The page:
I’ve only been in Peru a few weeks and already I’ve witnessed several demonstrations and parades. There must be a rich tradition of protest here. One particularly grueling incident occurred in 1932 when angry union strikers attacked and killed 10 army soldiers. In retaliation the government rounded up 1,000 union members and summarily executed them by firing squad.

The demonstrations I’ve witnessed have varied from schoolchildren protesting energy reduction (?) to workers striking. The parades have varied from schools celebrating their founding to religious (Catholic) endeavors. Lots of these. One night as I was wandering around I heard the sound of a marching band. Like a moth drawn to the flame, I sought the source. Imagine if you will several hundred people dressed in black solemnly walking the streets. Leading the charge were about 20 dancers in ordered rows wearing costumes made from burlap bags and in blackface. Next came a drum line in the same outfits and makeup. Then came the devout women. Many holding crosses, worry beads, or photos of saints. A couple dozen of them held aloft an effigy of Mary, carrying it the way pallbearers carry a casket. She was life-sized, standing on a large elaborate rostrum, and surrounded by hundreds of roses neatly arranged. Since this was at night, she was lit by a halo of dozens of compact fluorescent bulbs surrounding her.

Next came the men. They were holding aloft an effigy as well – this one was of Judas. Arcing over his head was a halo of neon lights spelling out “San Judas Tadea”. The electrical cord for his neon and flood lights strung back to several people holding it aloft with sticks, and eventually back to a pickup truck with a generator in the back. A kid was playing the role of cable puller.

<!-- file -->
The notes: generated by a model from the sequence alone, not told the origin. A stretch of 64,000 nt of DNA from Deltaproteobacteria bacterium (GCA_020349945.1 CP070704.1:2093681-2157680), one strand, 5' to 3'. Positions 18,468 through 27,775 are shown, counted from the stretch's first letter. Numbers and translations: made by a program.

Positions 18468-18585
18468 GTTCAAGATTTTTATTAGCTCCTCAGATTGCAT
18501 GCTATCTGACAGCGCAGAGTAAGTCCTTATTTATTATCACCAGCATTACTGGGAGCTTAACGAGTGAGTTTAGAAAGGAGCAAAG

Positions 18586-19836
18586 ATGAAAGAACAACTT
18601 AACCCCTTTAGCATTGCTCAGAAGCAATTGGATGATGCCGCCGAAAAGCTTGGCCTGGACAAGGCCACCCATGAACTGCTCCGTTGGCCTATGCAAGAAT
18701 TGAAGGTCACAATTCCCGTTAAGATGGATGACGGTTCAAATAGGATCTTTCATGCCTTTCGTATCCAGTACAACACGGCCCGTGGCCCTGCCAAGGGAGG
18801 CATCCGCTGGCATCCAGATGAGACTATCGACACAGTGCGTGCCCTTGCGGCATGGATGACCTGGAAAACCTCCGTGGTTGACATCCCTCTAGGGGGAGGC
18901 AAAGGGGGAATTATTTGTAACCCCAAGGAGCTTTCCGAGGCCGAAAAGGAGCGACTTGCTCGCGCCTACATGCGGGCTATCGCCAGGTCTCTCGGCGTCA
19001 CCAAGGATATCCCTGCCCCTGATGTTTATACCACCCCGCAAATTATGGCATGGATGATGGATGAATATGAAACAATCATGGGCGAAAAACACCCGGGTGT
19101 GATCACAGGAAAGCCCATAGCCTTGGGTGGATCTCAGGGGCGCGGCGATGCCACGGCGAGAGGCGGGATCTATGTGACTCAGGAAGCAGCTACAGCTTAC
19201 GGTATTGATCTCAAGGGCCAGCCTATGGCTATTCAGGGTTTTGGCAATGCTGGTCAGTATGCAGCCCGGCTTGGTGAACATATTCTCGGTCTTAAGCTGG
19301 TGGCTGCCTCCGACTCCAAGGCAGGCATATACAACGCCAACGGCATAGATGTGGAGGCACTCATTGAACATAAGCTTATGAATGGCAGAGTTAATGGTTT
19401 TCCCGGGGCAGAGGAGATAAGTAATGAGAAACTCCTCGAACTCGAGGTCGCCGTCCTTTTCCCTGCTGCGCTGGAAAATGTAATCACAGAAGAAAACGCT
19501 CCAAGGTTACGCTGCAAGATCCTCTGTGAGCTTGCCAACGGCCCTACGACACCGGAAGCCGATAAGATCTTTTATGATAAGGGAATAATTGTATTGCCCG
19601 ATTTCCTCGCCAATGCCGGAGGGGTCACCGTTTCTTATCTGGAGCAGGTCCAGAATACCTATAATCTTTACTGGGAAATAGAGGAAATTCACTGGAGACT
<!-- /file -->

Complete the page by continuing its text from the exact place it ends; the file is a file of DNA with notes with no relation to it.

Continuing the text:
Between the two effigies was the priest in all his garbous robes, talking on a megaphone, and surrounded by a small cadre of incense swingers.
Bringing up the rear was the band – only about a half-dozen players, all middle-aged men, they were fantastic. Clarinet, horns, snare, bass drum. All wearing matching black suits but not marching in formation, just strolling along casually to the beat. And what a beat it was! Happy, catchy, in the New Orleans second-line style (to my ears. I’d love to know what they call it here).
I loved it! This is not the sort of thing that’s listed in any guidebooks or websites, yet happens all the time. It’s probably the special day of the patron saint for that particular congregation – not notable enough to make the news or guides, yet wonderful for a tourist to come upon.

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First Week in Peru

Some impressions from my first week in Perú.